SUKKWAN Island, Caribou Island, Dirt and Goat Mountain. For a while it seemed that David Vann was not only building a body of work – and quickly, at a rate of almost one book a year – but also drawing some kind of map. The first of those titles referred to a real place off the southwest coast of Alaska, though Vann had never been there.
He grew up nearby, in the rainy mainland port of Ketchikan, and used Sukkwan Island as a semi-imaginary stage set for the two-part central novella in his debut story collection Legend Of A Suicide, which hinged on the most shocking and resounding gunshot in recent American fiction. When that book was published in 2008, after a decade of writing and a baffling round of rejections, no review or interview could ignore the biographical charge behind it: the author’s father had fatally shot himself in the head while on the phone to Vann’s stepmother, a woman whose own mother had murdered her husband and killed herself less than one year earlier.
Vann was 13 at the time and he was open about it now, admitting that those first stories were near-compulsive efforts to chart the pathology of shame, rage and self-obliterating violence in his family. And with that book finally out in the world, he quickly followed it with further variations on his theme, rendering the forests of Alaska and deserts of California as profoundly indifferent and possibly insidious landscapes that speak to the bleakest mental states. These weren’t grim literary fictions but gripping, propulsive tragedies, filling in the merciless narrative lines laid down by the Greeks with the colour and texture of real-world, latter-day, home-grown unhappiness. Then in 2013, Vann said that his most recent book, Goat Mountain, had “burned away the last of what first made me write”, and that his next would be a comedy.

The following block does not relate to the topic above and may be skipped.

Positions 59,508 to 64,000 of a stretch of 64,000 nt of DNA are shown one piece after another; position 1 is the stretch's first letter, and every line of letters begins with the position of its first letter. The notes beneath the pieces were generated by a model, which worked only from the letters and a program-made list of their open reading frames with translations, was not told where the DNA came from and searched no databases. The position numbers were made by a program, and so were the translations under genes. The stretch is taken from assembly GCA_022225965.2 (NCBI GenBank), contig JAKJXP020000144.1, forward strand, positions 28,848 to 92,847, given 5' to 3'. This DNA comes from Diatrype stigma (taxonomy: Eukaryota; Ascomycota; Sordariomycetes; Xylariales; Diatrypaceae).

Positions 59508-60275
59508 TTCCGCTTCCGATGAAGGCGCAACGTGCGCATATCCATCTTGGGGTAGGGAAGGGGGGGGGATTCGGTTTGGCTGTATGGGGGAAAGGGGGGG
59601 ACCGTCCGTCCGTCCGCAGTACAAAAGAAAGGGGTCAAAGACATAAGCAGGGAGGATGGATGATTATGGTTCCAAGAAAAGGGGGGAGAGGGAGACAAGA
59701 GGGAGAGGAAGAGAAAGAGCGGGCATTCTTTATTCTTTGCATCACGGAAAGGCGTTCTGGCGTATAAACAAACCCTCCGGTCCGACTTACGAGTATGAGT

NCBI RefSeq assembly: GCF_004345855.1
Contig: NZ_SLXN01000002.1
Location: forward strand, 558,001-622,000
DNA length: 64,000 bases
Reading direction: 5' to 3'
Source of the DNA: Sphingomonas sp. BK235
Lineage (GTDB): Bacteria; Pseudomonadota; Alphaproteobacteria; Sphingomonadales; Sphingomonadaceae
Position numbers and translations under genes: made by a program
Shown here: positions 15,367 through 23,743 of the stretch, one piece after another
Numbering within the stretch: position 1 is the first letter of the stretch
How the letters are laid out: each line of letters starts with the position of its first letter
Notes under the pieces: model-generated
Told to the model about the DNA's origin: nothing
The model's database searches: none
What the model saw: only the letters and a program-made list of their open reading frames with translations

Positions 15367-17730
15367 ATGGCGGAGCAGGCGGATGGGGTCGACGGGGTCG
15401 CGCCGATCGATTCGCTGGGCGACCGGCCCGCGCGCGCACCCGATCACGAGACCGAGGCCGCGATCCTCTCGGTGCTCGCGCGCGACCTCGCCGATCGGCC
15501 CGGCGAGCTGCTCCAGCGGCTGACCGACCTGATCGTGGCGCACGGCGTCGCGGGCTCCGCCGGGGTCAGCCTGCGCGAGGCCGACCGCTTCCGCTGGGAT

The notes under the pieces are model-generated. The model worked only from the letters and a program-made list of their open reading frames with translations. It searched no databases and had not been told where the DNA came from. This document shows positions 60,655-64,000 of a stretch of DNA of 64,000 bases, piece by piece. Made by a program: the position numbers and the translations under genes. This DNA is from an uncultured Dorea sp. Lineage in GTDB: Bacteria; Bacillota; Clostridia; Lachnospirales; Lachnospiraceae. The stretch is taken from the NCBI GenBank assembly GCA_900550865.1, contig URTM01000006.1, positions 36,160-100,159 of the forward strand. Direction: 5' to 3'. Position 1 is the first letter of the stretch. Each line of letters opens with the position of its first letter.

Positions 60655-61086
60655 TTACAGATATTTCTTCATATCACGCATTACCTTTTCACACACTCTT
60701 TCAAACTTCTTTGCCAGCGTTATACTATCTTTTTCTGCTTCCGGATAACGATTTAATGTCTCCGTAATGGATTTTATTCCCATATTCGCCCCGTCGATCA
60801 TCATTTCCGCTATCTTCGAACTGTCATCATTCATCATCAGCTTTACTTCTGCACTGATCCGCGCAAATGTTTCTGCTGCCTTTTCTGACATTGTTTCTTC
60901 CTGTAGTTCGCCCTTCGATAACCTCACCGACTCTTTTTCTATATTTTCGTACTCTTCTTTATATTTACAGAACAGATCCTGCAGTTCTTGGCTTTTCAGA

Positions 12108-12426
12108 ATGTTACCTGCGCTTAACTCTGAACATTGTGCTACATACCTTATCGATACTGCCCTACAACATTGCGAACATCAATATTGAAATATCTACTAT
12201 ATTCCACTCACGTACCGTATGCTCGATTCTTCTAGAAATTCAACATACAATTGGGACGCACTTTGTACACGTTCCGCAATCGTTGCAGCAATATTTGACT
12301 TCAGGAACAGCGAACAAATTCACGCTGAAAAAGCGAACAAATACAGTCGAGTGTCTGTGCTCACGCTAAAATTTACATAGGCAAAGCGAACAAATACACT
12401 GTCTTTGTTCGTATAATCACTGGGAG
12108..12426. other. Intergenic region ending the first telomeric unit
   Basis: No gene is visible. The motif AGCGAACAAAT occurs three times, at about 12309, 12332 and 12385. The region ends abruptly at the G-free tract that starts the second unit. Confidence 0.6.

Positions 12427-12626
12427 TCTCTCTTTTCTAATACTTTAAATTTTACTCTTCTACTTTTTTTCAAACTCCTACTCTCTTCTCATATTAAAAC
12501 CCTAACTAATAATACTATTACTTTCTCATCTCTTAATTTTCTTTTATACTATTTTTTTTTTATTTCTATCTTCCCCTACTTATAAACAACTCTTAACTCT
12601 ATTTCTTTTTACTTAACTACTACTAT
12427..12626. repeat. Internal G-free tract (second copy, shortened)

Not comedy as in “ha ha”, he added, but comedy “as in nobody dies at the end”. It’s hard to say whether this constitutes a spoiler for that new novel, Aquarium. This is certainly the lightest thing he’s written so far, his first portrait of a parent-child relationship that allows for good humour and healthy affection between the central pair, at least in the early going.
Twelve-year-old Caitlin and her mother Sheri live hand-to-mouth in low-income housing near Seattle Airport in 1994, a struggling but functioning family unit with a legacy of loss and abandonment that the latter won’t talk about. Anxious and a little oxygen-deprived, Caitlin keeps company with the luminous marine life at the local aquarium every day after school – the pygmy seahorse, the oscillated waspfish, the mola mola with its name “like a god” and its face like the man in the moon. There are gorgeous printed photographs to go with each of these, illustrating Caitlin’s impressions. Her first-person narration comes from an older self, which gives the reader breathing room and permits the prose a few degrees of elevation in describing “the sharks like monks, repetition of days, endless circling, no desire for more but only this movement”. She sees her circumscribed life through the filter of the fish tanks, envying the cod their apparent willingness “to believe this aquarium is the whole world”.
The world intrudes to smash the glass, in the form of another regular visitor who turns out to be Caitlin’s long-lost grandfather, and the suggestion of sugared melodrama in this scenario is balanced out by Vann’s acute sensitivity to the true taste of bitterness. “There’s something that adults call expectations,” Sheri tells her daughter, “which means that we never get what we want and in fact we don’t get it because we want it.”
The story does get pretty heady later on, and these three characters seem well on their way toward the interpersonal apocalypse that Vann’s previous novels descended into, as her father’s return causes Sheri to home-school Caitlin with a reconstruction of her own childhood suffering. But it spoils nothing to say that this book shows a more forgiving side of the author without feeling like a pulled punch. He once said that drama expresses what is bad in us, and the endpoint of this is hell. But if hell is real for us, then the other place must at least be possible, and if hate can kill us then the opposite might yet let us live.
There’s a beautiful passage in Aquarium that’s worth quoting at length, because it shows you how good a writer Vann is, and tells you whether this book is for you: “The entire legacy of humanity will be only one thing, a line of red goop in the paleo-oceanographic record, a time of no calcium carbonate shells that will stretch on for several million years. The sadness of our stupidity is overwhelming. But when I watch a moon jelly, its umbrella constellation pulsing into endless night, I think perhaps it’s all okay.”